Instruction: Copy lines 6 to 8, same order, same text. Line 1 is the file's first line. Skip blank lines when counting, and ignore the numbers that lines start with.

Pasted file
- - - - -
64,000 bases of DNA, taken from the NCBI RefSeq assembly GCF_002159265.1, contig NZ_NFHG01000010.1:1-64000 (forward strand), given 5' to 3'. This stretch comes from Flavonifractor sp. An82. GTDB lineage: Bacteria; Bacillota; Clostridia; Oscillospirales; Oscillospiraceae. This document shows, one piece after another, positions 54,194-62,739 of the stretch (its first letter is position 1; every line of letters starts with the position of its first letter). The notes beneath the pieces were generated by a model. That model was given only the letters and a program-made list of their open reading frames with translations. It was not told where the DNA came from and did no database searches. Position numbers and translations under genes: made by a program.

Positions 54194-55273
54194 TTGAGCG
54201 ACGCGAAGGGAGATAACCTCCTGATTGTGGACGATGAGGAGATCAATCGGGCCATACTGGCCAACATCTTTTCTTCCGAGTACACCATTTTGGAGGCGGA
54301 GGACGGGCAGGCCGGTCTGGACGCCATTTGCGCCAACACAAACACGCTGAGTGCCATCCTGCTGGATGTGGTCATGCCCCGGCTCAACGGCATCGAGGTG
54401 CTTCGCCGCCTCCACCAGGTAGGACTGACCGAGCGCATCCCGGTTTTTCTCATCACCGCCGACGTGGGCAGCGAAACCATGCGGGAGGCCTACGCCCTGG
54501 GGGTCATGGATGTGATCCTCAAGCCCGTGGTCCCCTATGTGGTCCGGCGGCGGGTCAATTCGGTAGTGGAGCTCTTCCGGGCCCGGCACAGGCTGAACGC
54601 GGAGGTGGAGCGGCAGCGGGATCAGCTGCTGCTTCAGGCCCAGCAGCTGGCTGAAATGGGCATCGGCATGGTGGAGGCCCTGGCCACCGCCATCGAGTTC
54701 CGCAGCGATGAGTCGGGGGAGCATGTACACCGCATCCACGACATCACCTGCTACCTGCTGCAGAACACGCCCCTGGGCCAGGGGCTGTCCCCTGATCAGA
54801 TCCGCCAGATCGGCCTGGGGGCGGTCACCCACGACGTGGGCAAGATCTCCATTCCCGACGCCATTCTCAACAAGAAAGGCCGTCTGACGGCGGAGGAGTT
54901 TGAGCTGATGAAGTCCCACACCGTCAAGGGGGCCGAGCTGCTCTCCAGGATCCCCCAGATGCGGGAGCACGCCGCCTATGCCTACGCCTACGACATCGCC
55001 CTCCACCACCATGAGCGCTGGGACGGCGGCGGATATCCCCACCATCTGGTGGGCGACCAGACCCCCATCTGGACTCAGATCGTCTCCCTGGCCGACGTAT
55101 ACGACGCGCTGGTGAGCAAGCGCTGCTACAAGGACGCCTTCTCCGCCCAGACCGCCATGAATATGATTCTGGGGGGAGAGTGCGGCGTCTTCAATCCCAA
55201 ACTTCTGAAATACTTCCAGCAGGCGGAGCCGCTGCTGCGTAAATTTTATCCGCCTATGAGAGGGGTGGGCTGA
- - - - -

54401 CTTCGCCGCCTCCACCAGGTAGGACTGACCGAGCGCATCCCGGTTTTTCTCATCACCGCCGACGTGGGCAGCGAAACCATGCGGGAGGCCTACGCCCTGG
54501 GGGTCATGGATGTGATCCTCAAGCCCGTGGTCCCCTATGTGGTCCGGCGGCGGGTCAATTCGGTAGTGGAGCTCTTCCGGGCCCGGCACAGGCTGAACGC
54601 GGAGGTGGAGCGGCAGCGGGATCAGCTGCTGCTTCAGGCCCAGCAGCTGGCTGAAATGGGCATCGGCATGGTGGAGGCCCTGGCCACCGCCATCGAGTTC